The brutality of being misunderstood

Jancan Limo, Education Consultant

08 November 2017

It was a hard decision to make but I finally left the classroom so that I could concentrate on developing other desperate souls like me. I am now doing a job where we dig deep and explore ideas that will help transform teaching and learning in schools in Kenya.

I completed my teacher training course, a course that I really yearned for in my childhood, back in 2013. My exit at the teacher training was like the last episode of the series of dramatic encounters from the moment I joined the college.

Securing admission was a fate that I never imagined it would come my way. I survived seven attempts to drop out of college and I really thank the administration of the college for their kindness. They transformed me into the kind of a teacher that I would later become.

The key thing that was imprinted on me after my training was not only being a knowledgeable teacher but a teacher with compassion.


“Opportunities dropped my way eventually and it turned out that it was moments of growth in the profession and not the money accumulation activity I’d imagined”

The job market was not as welcoming as I had expected. I sent numerous applications to schools but securing an interview was impossible. I begged God for favours, but I later learned that you can’t bribe God.

Opportunities dropped my way eventually and it turned out that it was moments of growth in the profession and not the money accumulation activity I’d imagined. Challenges accompanied every step I made and tough as they were, they refined me.

Having secured temporary jobs in various regions of Kenya opened my insight on how learners suffer the brutality of being misunderstood. In most schools, the microscopic focus has been laid on the content to be covered in school and the expected outcome. Teachers are police-marked by their bosses with the aim of ensuring maximum utilization of their time and knowledge.

The learner perspective has been given a sideshow. It is alarming that the decorations of an object have been given a higher value than the object itself. Personal attention to the learner is a theory that exists in teachers’ minds.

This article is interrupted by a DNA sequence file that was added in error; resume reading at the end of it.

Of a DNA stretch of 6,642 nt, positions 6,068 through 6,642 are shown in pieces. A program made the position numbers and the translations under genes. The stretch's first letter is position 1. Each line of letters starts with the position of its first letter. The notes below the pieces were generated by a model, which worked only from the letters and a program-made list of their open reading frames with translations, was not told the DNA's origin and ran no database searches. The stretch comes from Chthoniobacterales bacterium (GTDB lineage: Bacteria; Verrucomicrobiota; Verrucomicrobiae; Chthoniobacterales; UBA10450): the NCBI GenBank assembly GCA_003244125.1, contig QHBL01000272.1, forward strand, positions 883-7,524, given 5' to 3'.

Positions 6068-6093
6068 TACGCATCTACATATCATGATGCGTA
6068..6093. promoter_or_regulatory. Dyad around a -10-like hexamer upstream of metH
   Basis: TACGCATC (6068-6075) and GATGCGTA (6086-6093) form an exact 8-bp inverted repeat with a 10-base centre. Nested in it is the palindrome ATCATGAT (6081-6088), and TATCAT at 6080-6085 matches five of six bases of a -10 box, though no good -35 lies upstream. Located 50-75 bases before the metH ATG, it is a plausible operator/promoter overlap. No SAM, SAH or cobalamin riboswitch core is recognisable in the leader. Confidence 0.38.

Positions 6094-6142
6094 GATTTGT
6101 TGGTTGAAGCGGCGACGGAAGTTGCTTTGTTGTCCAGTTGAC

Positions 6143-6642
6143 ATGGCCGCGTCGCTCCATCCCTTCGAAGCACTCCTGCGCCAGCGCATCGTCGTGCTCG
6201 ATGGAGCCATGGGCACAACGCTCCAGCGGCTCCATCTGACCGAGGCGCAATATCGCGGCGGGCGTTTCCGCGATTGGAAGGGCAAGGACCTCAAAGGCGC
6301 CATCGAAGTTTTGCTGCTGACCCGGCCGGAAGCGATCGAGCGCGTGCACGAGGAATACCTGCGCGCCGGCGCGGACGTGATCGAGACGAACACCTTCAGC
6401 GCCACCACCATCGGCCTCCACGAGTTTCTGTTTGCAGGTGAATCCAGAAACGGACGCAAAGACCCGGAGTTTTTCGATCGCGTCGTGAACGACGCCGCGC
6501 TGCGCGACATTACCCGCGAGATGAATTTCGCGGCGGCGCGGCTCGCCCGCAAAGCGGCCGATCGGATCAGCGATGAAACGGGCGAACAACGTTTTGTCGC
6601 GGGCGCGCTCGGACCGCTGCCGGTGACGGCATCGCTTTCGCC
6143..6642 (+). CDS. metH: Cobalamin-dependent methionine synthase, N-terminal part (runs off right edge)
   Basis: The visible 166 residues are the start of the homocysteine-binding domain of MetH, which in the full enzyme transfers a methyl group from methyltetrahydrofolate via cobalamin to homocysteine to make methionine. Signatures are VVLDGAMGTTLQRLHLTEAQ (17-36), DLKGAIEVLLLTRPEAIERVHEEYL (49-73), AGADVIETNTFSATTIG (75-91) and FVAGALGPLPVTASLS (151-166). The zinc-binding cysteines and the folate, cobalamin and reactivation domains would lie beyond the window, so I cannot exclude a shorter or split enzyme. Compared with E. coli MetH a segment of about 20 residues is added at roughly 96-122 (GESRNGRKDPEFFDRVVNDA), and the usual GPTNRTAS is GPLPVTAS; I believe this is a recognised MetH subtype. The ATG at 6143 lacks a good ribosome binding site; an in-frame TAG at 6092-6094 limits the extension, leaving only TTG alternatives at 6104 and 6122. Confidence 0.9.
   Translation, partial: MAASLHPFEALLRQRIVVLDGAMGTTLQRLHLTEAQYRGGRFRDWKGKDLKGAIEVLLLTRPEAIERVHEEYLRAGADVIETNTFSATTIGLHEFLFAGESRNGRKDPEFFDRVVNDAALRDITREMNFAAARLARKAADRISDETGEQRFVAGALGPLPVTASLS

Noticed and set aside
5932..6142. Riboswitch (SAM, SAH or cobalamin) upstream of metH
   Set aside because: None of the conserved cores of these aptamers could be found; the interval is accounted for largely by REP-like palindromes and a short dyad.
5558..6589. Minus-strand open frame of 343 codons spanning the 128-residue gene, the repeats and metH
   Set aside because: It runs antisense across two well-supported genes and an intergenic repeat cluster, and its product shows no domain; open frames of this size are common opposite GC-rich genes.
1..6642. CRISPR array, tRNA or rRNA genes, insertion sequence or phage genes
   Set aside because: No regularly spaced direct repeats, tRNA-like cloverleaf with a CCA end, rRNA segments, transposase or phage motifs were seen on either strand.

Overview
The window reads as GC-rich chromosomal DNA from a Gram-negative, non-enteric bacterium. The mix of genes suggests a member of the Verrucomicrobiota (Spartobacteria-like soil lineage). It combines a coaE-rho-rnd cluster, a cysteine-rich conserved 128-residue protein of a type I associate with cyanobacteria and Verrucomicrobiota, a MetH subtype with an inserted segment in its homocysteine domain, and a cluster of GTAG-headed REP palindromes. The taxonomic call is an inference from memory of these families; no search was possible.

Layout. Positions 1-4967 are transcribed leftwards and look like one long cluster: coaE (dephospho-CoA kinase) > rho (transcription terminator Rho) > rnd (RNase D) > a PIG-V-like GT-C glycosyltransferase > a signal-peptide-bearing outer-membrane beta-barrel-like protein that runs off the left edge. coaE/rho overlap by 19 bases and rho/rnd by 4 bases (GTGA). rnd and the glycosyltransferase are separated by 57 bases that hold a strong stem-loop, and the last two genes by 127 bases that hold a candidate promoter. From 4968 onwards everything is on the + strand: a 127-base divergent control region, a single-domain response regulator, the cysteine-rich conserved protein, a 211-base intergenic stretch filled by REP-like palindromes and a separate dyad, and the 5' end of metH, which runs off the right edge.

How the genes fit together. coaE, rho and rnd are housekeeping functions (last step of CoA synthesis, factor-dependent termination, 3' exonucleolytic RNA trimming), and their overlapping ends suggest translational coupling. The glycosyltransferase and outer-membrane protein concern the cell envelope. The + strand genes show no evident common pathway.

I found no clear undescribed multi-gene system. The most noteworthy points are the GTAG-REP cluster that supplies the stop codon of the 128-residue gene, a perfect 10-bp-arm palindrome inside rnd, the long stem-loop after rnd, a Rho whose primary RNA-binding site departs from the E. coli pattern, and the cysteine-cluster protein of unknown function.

One of the schools that captured my attention was one that was guided by principles of reason, religion, and loving kindness. It emphasized on the development of a whole person. The implementation though faces a lot of challenges as the teachers were not formed to deliver such. Most of us teachers, I realized, are only trained to be knowledgeable but the skills upon which to thrive in the work environment is left to individual creativity and ability to ape from others.


Teacher training does not do enough in equiping teachers to do more than simply deliver curriculum

Photograph via Pexels

Reforming education sector in our country has been considered crucial and a lot has been done in changing the curriculum. A new curriculum is set to be rolled out in the year 2018. In all these reforms, I feel that improving teachers has not been given sufficient emphasis. I believe that teachers are the single most important group towards achieving these education reforms.

It is for this reason that I believe  new tricks need to be developed towards not only forming the software (mind and knowledge base) of the teachers but also initiating what I will refer to as the heartware (ability to impact and inspire individual learner through building a friendly relationship with learners.)

I brace myself, roll my sleeves and face this new mission of trying to knock sense into the teachers about transforming the little things that we do but with major impacts on our lives and the lives of our learners. I would not wish the learners to be sidelined, ignored and served the wrong recipe.

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